In the 300 years since the magazine originated, this mass medium has become synonymous with women and their worlds. Today, publications for, by and about women still dominate the global magazine market, and the selection and circulation of women’s magazines increase annually – indicative of the popularity of this mixed medium of information, instruction and entertainment. Since the 1980s, academics from different human sciences branches, such as Joke Hermes and Marloes Hülsken in the Netherlands and Angela Gough-Yates, Margaret Beetham, Ros Ballaster and Marjorie Ferguson in the United Kingdom, have proven the academic worth of women’s magazines, by using them as information sources about women’s social knowledge, positions and roles, their relationships and consumer behaviour in (amongst others) historical, sociological, psychological, mass media and women’s studies research. In South Africa, however, academic research on women’s magazines is still largely unexploited: apart from a few dissertations, information is mostly limited to single paragraphs in larger mass media studies. Magazines for black women have, for example, not been researched yet. In this study, South African and Dutch magazines from 2006 are studied as sociocultural journals: accounts or collections of the major trains of thought representative of a specific context and time frame. When magazine content is viewed as the textual distillation of the shared consciousness or culture of a particular audience, and discourse as ways of acting and thinking underlying this shared consciousness, magazines, by drawing on different discourses, report on the norms, values and habits particular to a specific era – yielding information that can be applied in reconstructing images of reality. This study aimed to research, within the context of current women’s magazines, the way in which women’s presence in the career world is accepted and legitimised as standard practice, and to explore the influence of the pursuit of a career on other female roles. It was assumed that the range of ‘superwoman’ roles (career woman, mother, wife, homemaker, lover, friend …) resonates in the ‘work discourse’ – and that all women experience similar frustrations, fears, dreams and expectations, irrespective of linguistic, cultural and socio-economic factors. A selection of sixteen magazines – two issues each of four South African and four Dutch magazine titles, aimed at diverse readerships – were singled out as primary research material. Magazine content was subsequently submitted to close reading, in order to examine as closely as possible the approaches towards women’s deployment in the career world, as made evident in the text. Theoretical concepts from mass media studies, cultural studies, discourse analysis and feminist criticism underpinned the identification of textual patterns, leading to the establishment of links between text and reality and meaningful interpretations of eventual findings. The results indicated that the work discourse in all the examined magazines is informed by three interpretative repertoires – that ultimately determine the way in which this discourse is developed and maintained, both in the magazine content and in everyday life. When the findings resulting from the textual analysis of the work discourse represented in these magazines were compared with actual statistics on the career world, it became obvious, however, that magazine content does not necessarily reflect reality – but that internalising the ambitious, larger-than-life dream aspects contained between a magazine’s covers is precisely the aspect from which readers derive pleasure and satisfaction.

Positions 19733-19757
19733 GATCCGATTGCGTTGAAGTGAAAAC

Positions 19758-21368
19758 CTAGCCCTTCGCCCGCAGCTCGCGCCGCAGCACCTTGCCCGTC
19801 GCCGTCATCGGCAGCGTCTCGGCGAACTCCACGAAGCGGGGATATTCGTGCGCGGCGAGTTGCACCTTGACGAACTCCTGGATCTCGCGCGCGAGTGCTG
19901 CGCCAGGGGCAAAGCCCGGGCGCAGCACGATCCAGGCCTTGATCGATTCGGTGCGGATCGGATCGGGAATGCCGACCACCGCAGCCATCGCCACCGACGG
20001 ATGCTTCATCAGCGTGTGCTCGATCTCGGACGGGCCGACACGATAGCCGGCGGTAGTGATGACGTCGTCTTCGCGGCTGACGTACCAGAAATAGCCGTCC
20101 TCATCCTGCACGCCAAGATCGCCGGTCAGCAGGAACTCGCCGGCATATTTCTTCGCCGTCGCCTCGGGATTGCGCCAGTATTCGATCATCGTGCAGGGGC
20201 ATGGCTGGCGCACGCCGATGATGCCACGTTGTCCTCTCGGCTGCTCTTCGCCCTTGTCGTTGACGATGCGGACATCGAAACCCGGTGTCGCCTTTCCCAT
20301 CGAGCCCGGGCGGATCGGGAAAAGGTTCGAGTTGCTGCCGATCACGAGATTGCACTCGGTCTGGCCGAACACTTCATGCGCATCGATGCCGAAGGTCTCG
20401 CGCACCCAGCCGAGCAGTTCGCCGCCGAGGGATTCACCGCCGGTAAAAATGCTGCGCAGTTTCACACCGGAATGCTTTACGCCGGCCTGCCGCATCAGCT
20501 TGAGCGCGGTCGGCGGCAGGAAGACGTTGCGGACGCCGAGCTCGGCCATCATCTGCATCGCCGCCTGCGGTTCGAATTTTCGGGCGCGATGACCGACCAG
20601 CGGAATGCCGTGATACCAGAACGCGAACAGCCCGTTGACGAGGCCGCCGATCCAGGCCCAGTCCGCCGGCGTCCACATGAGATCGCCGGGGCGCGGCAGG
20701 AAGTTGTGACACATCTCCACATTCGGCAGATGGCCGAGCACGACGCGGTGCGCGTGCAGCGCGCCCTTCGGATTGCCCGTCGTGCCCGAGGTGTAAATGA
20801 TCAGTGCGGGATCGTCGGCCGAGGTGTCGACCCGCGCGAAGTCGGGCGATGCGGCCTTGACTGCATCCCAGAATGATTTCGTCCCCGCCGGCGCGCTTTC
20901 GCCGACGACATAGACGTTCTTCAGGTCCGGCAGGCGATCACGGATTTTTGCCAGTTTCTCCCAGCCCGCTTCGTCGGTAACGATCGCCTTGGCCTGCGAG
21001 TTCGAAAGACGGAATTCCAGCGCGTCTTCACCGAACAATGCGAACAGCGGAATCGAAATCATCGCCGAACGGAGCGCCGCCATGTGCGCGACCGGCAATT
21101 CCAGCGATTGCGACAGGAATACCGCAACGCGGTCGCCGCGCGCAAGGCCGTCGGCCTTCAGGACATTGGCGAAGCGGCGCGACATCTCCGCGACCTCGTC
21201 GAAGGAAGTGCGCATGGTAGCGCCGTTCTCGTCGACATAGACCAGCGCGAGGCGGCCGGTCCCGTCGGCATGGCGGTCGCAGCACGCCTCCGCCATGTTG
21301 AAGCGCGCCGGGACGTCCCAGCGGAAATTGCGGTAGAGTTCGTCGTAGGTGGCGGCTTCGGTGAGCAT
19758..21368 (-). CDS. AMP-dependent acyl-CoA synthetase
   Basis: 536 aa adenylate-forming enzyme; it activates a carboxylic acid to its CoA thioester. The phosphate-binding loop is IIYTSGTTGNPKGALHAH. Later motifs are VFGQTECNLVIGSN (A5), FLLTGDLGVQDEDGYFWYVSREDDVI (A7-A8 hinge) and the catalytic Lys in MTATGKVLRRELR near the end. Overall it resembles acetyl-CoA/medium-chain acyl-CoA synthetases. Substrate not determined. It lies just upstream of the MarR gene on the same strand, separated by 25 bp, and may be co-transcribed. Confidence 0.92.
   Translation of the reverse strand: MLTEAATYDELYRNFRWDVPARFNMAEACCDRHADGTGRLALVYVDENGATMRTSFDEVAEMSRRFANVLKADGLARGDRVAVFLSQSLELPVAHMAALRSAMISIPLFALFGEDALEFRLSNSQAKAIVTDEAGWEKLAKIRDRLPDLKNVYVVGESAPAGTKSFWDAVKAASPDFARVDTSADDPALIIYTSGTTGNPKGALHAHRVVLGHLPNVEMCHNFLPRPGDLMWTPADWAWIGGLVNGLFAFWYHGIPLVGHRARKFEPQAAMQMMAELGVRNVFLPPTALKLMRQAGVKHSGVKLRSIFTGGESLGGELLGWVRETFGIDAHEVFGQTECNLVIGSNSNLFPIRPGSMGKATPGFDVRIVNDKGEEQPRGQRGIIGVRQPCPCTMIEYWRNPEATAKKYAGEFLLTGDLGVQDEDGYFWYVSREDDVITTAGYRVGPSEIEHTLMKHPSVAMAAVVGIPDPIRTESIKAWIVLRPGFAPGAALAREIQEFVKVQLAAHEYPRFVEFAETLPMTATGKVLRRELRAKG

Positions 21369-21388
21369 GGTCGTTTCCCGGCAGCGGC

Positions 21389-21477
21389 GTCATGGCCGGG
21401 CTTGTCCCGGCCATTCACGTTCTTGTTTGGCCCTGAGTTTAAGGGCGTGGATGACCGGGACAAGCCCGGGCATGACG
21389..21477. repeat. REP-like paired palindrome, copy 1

Dissertation (MA (Afrikaans))--University of Pretoria, 2007.